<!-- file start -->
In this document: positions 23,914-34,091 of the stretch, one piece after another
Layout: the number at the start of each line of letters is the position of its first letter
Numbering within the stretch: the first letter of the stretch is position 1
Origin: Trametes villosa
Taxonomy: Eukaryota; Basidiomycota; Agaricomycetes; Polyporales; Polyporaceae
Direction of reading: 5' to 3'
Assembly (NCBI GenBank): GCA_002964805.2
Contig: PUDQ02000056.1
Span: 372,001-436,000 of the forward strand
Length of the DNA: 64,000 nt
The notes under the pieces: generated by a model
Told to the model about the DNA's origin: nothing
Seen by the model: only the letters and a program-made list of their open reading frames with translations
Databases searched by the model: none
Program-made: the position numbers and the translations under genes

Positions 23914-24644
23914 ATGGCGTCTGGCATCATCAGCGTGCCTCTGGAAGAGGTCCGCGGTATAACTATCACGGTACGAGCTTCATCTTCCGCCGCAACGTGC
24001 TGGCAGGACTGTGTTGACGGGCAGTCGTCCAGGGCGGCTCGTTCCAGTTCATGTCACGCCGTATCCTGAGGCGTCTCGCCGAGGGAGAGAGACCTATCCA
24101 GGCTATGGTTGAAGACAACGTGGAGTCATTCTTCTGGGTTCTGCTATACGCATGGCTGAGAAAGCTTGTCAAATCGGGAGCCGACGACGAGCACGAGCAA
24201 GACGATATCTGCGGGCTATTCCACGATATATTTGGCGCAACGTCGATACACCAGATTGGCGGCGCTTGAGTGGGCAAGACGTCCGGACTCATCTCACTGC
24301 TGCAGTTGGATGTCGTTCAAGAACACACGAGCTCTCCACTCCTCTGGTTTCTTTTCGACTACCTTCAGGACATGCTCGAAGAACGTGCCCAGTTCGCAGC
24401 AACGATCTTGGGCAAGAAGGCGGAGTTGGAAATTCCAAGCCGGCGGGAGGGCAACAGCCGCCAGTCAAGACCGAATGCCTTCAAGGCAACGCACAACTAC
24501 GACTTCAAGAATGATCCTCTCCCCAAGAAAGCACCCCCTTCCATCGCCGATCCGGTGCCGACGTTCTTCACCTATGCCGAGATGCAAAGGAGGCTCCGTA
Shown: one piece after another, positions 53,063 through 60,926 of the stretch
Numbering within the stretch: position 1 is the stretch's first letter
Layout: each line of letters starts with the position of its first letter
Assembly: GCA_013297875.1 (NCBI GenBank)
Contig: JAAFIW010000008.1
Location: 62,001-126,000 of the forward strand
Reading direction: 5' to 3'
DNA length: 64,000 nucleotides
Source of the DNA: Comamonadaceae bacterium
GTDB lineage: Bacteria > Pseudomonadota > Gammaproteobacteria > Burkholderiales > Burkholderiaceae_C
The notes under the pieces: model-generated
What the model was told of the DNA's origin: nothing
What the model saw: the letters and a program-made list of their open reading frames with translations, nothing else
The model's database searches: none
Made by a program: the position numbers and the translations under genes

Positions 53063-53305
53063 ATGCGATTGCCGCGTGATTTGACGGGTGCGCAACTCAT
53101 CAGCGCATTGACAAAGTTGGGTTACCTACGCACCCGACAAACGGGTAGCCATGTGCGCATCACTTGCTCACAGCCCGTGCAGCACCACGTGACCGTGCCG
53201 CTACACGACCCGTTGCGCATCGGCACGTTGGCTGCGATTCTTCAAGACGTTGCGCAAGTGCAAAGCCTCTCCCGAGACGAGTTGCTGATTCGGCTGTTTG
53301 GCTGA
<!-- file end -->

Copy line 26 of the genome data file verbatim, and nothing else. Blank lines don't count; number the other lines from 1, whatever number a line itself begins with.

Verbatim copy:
Layout: each line of letters starts with the position of its first letter